The flavonoid C-glycosides in Erdong decoction were mainly from Scutellariae radix and Anemarrhenae rhizoma. Taking peak 19 at m/z 547.146 as an example, at m/z 487.125, m/z 457.114, m/z 427.123 involved serial losses of 60 Da, 90 Da, 120 Da, revealed that these compounds were flavonoid C-glycosides with two attached saccharides: glucose and arabinose . So peak 19 was identified as Chrysin 6-C-arabinoside-8-C-glucoside. The fragmentation scheme of Chrysin 6-C-arabinoside-8-C-glucoside was further elaborated in Fig. 5b and it shows special cleavage rule in the glucosyl part. In comparison to Chrysin 6-C-arabinoside-8-C-glucoside, its adjacent node of m/z 561.161 gave a MS/MS spectrum showing two characteristic fragments at m/z 471.130 and at m/z 441.118 by the loss of 90 Da, 120 Da, and so one more methyl group should be connected to the aglycone of Chrysin 6-C-arabinoside-8-C-glucoside. The node of m/z 561.161 was annotated as 5-hydroxy-7-methoxyflavone 6-C-arabinoside-8-C-glucoside or 7-hydroxy-5-methoxyflavone 6-C-arabinoside-8-C-glucoside  (Fig. 4d). Basing on the cluster, six flavonoid C-glycosides were tentatively identified from Scutellariae radix by comparison with literature .
Previous studies showed that the flavonoids from Anemarrhenae rhizoma were main xanthones, which was a special structure type of flavonoids, so it was not clustered with most of flavonoids in the molecular networking. Finally, 3 flavonoid C-glycosides were tentatively identified from Anemarrhenae rhizoma by comparison with literature  (Table 1).
Identification of alkaloids
A total of 169 nodes were incorporated into the MS/MS molecular network (in the positive mode) of the Erdong decoction, rendering 15 molecular clusters and 88 unconnected nodes (Additional file 1: Figure S1). Besides the above three types of main compounds detected in Erdong decoction in negative mode, there are alkaloids from Nelumbinis folium mainly detected in positive mode. The mass spectrum of nuciferine at m/z 296.164 was detected and its MS/MS spectrum showed four characteristic fragments of m/z 265.123, m/z 250.098, m/z 234.103 and m/z 235.075 (Additional file 1: Figure S4). The fragmentation scheme of nuciferine was further elaborated in Additional file 1: Figure S4. It was well known that alkaloids were the major active compound of Nelumbinis folium , however, it was not shown in molecular networking and alkaloids could not be rapidly identified through the clusters in the LC–MS/MS molecular networking due to its various structural types. Finally, a total of 10 alkaloids were tentatively identified from Nelumbinis folium by comparison with literatures [20, 21] (Table 2).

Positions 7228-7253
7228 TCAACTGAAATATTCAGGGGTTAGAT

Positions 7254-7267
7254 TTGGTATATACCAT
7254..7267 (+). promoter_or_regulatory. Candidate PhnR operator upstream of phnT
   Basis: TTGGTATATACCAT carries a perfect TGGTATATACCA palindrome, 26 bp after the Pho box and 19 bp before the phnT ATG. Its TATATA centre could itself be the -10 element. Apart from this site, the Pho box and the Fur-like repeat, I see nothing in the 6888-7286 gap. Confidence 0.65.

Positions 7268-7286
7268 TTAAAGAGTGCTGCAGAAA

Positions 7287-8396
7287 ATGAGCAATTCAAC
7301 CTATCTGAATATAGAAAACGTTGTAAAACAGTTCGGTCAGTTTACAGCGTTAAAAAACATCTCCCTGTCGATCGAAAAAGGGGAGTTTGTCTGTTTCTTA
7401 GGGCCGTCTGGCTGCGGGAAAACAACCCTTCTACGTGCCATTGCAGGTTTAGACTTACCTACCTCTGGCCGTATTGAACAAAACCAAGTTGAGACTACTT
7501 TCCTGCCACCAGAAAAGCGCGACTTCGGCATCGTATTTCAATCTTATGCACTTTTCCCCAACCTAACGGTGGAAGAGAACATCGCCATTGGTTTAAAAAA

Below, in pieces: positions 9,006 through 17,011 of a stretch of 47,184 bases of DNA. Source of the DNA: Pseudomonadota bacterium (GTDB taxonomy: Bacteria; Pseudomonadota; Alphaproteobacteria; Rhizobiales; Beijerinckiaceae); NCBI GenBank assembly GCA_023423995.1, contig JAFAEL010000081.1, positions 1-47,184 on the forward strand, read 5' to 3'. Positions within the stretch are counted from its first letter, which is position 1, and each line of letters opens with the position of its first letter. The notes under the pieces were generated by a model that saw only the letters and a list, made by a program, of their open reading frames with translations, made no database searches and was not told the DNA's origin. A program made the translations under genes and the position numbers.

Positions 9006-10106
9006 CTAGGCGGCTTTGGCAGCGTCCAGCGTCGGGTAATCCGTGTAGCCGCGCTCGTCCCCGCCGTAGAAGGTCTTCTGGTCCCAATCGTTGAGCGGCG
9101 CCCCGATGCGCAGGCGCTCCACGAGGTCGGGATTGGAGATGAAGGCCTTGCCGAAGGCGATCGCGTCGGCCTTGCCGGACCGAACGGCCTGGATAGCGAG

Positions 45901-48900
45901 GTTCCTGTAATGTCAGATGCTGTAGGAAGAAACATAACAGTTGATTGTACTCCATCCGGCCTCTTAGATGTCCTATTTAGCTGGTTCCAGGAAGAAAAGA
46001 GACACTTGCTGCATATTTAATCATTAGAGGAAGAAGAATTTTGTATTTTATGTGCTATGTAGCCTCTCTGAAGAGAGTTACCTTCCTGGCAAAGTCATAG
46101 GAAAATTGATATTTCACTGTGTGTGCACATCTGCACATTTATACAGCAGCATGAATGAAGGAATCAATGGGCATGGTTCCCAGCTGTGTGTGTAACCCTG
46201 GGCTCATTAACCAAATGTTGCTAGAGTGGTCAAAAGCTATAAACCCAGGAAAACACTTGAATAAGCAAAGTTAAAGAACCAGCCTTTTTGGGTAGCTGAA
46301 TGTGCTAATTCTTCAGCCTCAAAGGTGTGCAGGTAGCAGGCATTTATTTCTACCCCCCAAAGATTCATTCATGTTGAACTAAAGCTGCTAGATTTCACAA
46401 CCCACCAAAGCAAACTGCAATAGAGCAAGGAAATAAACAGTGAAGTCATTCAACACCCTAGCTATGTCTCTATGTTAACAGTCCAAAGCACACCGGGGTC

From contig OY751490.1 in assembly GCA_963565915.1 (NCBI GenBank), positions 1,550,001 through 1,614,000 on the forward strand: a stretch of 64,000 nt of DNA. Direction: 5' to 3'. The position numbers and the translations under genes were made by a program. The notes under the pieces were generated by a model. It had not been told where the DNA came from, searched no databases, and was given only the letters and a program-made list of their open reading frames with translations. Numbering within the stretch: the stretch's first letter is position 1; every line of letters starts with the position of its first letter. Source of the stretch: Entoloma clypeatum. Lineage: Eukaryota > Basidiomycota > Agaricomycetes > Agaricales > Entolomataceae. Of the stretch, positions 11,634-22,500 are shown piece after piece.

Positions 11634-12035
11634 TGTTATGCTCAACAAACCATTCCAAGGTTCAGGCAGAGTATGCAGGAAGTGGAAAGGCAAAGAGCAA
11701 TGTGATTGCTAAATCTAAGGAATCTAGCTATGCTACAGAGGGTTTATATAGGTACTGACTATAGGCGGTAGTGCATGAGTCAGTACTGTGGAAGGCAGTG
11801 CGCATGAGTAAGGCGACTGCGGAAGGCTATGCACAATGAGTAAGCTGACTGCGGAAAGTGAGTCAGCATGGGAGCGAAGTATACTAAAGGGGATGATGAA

In this study, the cluster of molecular networking in the negative mode (Fig. 2) was more obvious than that in the positive mode (Additional file 1: Figure S1). And more flavonoids, steroidal saponins, and triterpenoid saponins were tentatively identified in the negative mode than in positive mode. So, in this study, the flavonoids, steroidal saponins, and triterpenoid saponins in Table 1 were tentatively identified in the negative mode. The alkaloids were the major active compound of Nelumbinis folium, which were mainly detected in positive mode. And no cluster were observed in the molecular networking of the alkaloids, that might be due to the various types of structural framework of alkaloids, and it leads to the MS/MS fragments of alkaloids doesn’t have a certain similarity. Therefore, 10 alkaloids were tentatively identified in the positive mode from Nelumbinis folium by comparison with literatures.
According to the above results, LC–MS/MS molecular networking is suitable for the rapid identification of steroidal saponins, glycyrrhizin saponins, and flavonoids. Because of the stable structure of steroidal saponins and glycyrrhizin saponins, and special cleavage rule of flavonoid C-glycosides, their analogues in the LC–MS/MS molecular networking were obviously clustered with a high similarity. Based on the clusters, the structures of these compounds could be rapidly tentative identification by MN. In addition, the flavonoid O-glycosides obviously clustered in LC–MS/MS molecular networking, but the similarity between nodes was low, which might be due to different substituents sites on aglycones. Therefore, the identification of flavonoid O-glycosides could be facilitated by the combination of LC–MS/MS and molecular networking, but standard compounds are needed for the finally identification of isomers.